Following the Equator - Chapter XXII


Following the Equator - Chapter XXII
Continued Description of Aboriginals—Manly Qualities—Dodging Balls—Feats of Spring—Jumping—Where the Kangaroo Learned its Art—Well Digging—Endurance—Surgery—Artistic Abilities—Fennimore Cooper's Last Chance—Australian Slang

Twain spends most of this chapter illustrating the strengths and weaknesses of the aboriginal peoples, whom he believes are all but extinct. He never met one on his travels in Australia. He stresses the talents of these people, particularly their ability to discern minute details of the landscape, making them superlative hunters and trackers. He describes their ability in drawing as somewhere between De Maurier and Boticelli. Twain gets particular delight in discussing the aboriginal's tolerance for physical pain as well as their adroitness. Twain closes the chapter with some examples of Australian slang: "No Man's Land"; "Never-never Country"; and "My Word".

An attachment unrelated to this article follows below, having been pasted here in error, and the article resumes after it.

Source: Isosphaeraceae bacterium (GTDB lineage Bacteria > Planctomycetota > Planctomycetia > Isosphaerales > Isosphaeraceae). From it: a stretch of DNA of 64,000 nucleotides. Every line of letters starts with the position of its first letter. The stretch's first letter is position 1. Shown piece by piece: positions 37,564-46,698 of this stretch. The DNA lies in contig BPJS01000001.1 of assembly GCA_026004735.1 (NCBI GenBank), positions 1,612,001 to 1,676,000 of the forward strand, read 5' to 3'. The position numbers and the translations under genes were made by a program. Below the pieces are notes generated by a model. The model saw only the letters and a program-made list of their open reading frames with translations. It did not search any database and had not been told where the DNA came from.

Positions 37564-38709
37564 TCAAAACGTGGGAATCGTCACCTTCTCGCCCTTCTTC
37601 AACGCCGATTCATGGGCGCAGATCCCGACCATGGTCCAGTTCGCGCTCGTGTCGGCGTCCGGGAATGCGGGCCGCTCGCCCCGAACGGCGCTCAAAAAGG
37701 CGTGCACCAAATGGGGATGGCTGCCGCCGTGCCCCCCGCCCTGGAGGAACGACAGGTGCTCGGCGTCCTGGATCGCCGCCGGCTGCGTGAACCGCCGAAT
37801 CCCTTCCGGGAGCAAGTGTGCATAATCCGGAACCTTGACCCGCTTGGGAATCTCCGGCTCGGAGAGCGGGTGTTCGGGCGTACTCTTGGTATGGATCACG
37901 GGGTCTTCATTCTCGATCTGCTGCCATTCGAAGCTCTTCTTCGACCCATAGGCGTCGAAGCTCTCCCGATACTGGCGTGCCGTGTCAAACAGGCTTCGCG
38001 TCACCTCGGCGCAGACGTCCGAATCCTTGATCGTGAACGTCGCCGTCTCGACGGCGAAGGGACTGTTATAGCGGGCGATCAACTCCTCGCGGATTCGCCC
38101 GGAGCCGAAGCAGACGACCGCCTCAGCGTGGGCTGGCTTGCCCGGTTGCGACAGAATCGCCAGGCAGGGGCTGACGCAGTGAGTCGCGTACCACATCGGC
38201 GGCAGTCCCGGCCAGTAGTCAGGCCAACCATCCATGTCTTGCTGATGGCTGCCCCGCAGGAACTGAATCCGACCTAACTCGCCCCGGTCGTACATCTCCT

Text and images from The Oxford Mark Twain and The Gutenberg Project.
Locations and dates for the most part are from Mark Twain Day By Day, a massive work by David Fears
(See notes marked MTDBD).


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